Archive for the 'Produce' CategoryJune 20, 2016
Fresh fruits and vegetables are a highlight of summertime. There are many different fruits and vegetables in-season during the summer months, and there’s many ways to incorporate them into your snacks and meals.
It is important to make certain that fruits and vegetables are handled with care in order to provide the greatest amount of nutrition and flavor.
Here are some tips to consider:
- Do not distribute damaged or heavily bruised produce.
- If the produce is not washed before distributing, instruct those who are receiving it to wash before consuming.
- Do not chop fruits or vegetables on the same cutting board as raw meats. The same utensils used to cut meats should not be used to cut produce, unless the utensils have been cleaned and sanitized properly.
Potatoes are delicious and packed with nutrition. This starchy vegetable is a rich source of Vitamin C. This antioxidant vitamin is needed for the growth and repair of tissues in your body. Vitamin C also plays a key role in wound healing.
With the skin left on, potatoes are a good source of dietary fiber—which promotes a feeling of fullness and aids in digestion.
Potatoes are so versatile. You can eat them for breakfast with other vegetables, eggs and/or your favorite protein. For lunch or dinner, you can bake them quickly in the microwave and use them as a substitute for another grain or starch. Top your baked potato with chili or lentils, Greek yogurt and chives, or broccoli and cheese!
A favorite recipe around the community is our Neighborhood Potato Salad. If you’d like Chef Terah to visit your location and share this delicious potato salad with your clients, contact her at 407-514-1057 or email@example.com.
Written by Jamie Williams, Keiser University Dietetic Intern
Encourage your clients to try this recipe the next time you distribute potatoes!
Pumpkin is packed with nutritional power, making it a great vegetable choice for you and your clients. One cup of cooked pumpkin provides less than 50 calories, and is a rich source of beta-carotene.
Diets rich in beta-carotene may reduce the risk of developing certain types of cancer. Beta-carotene also offers protection against heart disease, as well as some degenerative effects of aging.
If stored properly, pumpkins can be stored for quite some time. If stored in a cool, dark place they may store up to 2 months.
Chef Terah made a delicious pumpkin soup. This simple recipe can be made with or without cow’s milk. If you try it, please let us know what you think!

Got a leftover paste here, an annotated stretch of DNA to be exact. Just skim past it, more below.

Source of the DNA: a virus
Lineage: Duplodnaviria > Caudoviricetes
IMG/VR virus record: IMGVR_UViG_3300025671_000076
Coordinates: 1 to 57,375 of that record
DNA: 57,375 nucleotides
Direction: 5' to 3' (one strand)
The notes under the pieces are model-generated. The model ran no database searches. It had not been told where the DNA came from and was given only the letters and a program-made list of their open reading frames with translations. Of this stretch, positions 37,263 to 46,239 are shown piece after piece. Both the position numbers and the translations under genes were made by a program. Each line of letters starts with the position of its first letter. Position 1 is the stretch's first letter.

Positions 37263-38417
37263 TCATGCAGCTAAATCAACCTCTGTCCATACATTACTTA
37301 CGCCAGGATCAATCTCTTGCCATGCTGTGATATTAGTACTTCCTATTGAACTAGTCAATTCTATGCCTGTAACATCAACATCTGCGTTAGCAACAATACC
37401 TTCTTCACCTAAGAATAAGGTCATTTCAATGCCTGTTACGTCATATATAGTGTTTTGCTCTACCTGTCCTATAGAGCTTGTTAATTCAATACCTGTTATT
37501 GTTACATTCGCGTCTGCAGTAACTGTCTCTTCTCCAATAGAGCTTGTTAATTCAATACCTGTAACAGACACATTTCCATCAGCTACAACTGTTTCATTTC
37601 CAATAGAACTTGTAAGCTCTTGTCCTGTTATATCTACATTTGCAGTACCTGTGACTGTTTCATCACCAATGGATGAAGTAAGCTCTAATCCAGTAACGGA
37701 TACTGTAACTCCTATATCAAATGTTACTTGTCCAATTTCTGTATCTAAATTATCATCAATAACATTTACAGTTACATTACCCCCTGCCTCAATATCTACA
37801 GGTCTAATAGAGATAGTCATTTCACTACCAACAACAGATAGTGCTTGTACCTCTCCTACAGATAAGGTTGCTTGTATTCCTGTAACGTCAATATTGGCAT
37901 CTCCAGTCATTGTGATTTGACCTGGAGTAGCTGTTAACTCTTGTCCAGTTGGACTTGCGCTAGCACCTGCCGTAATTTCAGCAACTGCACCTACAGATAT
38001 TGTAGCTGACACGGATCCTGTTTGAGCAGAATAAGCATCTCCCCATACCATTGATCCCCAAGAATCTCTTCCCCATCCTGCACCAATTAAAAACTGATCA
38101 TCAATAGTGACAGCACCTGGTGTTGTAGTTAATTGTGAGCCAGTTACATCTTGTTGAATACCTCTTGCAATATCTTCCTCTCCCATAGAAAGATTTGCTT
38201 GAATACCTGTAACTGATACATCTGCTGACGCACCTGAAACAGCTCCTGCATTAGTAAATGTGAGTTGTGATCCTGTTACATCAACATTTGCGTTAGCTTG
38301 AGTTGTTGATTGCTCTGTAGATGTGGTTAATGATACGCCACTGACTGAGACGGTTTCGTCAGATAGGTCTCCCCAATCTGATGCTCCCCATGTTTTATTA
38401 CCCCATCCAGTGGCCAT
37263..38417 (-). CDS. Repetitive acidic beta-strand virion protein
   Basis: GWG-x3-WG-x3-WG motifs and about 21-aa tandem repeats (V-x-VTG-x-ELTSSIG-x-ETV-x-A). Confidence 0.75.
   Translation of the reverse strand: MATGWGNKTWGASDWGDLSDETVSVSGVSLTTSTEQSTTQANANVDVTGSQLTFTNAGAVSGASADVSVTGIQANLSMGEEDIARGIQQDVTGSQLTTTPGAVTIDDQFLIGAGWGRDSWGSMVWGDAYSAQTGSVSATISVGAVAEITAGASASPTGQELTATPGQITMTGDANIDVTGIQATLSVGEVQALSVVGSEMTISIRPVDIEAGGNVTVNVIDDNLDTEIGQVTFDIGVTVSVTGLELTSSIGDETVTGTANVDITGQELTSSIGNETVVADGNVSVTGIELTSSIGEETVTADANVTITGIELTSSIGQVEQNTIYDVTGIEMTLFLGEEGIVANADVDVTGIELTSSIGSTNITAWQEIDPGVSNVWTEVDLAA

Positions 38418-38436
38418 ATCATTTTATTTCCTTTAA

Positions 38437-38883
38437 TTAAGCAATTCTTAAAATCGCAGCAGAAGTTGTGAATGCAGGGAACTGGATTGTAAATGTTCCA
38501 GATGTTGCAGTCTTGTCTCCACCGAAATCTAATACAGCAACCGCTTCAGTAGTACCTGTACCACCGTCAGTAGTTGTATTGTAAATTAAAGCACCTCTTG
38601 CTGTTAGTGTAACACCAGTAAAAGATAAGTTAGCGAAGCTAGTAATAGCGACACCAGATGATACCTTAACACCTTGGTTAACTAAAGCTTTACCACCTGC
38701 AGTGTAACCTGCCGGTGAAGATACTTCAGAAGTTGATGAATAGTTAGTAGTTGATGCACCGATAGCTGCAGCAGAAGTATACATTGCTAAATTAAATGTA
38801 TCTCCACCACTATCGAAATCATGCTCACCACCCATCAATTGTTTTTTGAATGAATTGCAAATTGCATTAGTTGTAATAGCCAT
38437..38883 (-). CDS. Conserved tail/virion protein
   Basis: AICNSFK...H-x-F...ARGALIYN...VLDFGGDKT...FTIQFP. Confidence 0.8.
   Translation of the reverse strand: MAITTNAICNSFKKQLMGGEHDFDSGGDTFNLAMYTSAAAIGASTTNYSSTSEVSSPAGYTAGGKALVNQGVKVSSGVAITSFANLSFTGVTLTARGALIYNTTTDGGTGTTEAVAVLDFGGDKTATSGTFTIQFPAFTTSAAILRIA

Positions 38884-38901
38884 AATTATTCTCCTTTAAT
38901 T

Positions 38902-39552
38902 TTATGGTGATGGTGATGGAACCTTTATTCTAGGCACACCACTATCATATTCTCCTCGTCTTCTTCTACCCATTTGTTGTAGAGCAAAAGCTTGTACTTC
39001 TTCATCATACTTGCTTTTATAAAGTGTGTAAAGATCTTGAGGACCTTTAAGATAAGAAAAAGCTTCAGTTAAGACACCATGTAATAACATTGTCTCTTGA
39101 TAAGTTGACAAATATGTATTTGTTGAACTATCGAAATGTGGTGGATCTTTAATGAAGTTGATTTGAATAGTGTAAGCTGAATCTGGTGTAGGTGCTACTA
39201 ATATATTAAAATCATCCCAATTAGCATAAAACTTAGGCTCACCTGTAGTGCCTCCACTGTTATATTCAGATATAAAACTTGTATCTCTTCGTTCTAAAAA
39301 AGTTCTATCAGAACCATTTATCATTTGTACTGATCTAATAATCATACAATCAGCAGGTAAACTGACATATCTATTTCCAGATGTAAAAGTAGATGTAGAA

Easy Peasy Pumpkin Soup (Dairy Free)
- 1 small pumpkin (2 pounds)
- 1 onion or shallot
- 1 can coconut milk
- 1 cup broth (chicken or vegetable)
- Salt, pepper, nutmeg to taste
Cut pumpkin in half, remove seeds, and place cut sides down on cookie sheet or roasting pan. Slice onion or shallot in half, place cut side down on same cookie sheet or roasting pan.
Roast the pumpkin and onion at 375 degrees for 45 minutes or until fork tender. Allow to cool.
Once cooled, scrape out pumpkin from shell, and put in blender with onion or shallot.
Add the can of coconut milk and 1 cup of broth to the blender.
Blend until smooth.
Season with salt and pepper. Sprinkle with nutmeg. Serve hot.
Don’t forget to save the pumpkin seeds! Remove the stringy pumpkin, wash, and toss seeds with oil and salt. Lay seeds flat on a baking sheet and roast till they start to turn golden brown, about 10-20 minutes. Stirring occasionally.March 4, 2015
Or, that just half a cup of baked butternut squash provides more than 100 percent of the recommended daily dietary allowance of vitamin A?
That’s just a taste of the produce-centric information shared in SHFB’s first ever produce training: The Ins and Outs of Going Fresh. The training was led by our very own Nutrition Manager, Maria Ali Conley RD, LD/N. Maria covered a broad range of topics from how to handle and store produce for maximum freshness, ways to use overripe produce, how fruits and veggies promote health and prevent disease and much more.